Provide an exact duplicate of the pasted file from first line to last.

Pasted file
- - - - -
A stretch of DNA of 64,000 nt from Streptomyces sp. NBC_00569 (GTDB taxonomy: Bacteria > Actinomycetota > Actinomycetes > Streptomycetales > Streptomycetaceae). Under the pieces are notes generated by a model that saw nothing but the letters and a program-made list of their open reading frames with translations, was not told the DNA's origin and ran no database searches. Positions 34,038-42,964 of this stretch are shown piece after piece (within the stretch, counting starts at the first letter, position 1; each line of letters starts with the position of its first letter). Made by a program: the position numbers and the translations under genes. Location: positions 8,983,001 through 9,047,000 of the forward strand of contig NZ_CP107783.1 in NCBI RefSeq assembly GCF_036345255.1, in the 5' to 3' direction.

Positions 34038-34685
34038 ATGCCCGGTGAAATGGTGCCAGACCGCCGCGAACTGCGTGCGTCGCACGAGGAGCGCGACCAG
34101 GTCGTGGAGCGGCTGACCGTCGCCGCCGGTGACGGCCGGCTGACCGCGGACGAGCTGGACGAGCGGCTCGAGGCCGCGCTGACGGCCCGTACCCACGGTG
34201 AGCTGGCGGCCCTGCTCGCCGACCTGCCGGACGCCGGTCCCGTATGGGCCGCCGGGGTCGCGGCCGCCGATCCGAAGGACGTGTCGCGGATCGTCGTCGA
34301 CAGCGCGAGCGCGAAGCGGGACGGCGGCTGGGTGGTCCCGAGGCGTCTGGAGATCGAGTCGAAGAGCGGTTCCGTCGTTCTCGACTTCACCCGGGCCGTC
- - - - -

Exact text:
A stretch of DNA of 64,000 nt from Streptomyces sp. NBC_00569 (GTDB taxonomy: Bacteria > Actinomycetota > Actinomycetes > Streptomycetales > Streptomycetaceae). Under the pieces are notes generated by a model that saw nothing but the letters and a program-made list of their open reading frames with translations, was not told the DNA's origin and ran no database searches. Positions 34,038-42,964 of this stretch are shown piece after piece (within the stretch, counting starts at the first letter, position 1; each line of letters starts with the position of its first letter). Made by a program: the position numbers and the translations under genes. Location: positions 8,983,001 through 9,047,000 of the forward strand of contig NZ_CP107783.1 in NCBI RefSeq assembly GCF_036345255.1, in the 5' to 3' direction.

Positions 34038-34685
34038 ATGCCCGGTGAAATGGTGCCAGACCGCCGCGAACTGCGTGCGTCGCACGAGGAGCGCGACCAG
34101 GTCGTGGAGCGGCTGACCGTCGCCGCCGGTGACGGCCGGCTGACCGCGGACGAGCTGGACGAGCGGCTCGAGGCCGCGCTGACGGCCCGTACCCACGGTG
34201 AGCTGGCGGCCCTGCTCGCCGACCTGCCGGACGCCGGTCCCGTATGGGCCGCCGGGGTCGCGGCCGCCGATCCGAAGGACGTGTCGCGGATCGTCGTCGA
34301 CAGCGCGAGCGCGAAGCGGGACGGCGGCTGGGTGGTCCCGAGGCGTCTGGAGATCGAGTCGAAGAGCGGTTCCGTCGTTCTCGACTTCACCCGGGCCGTC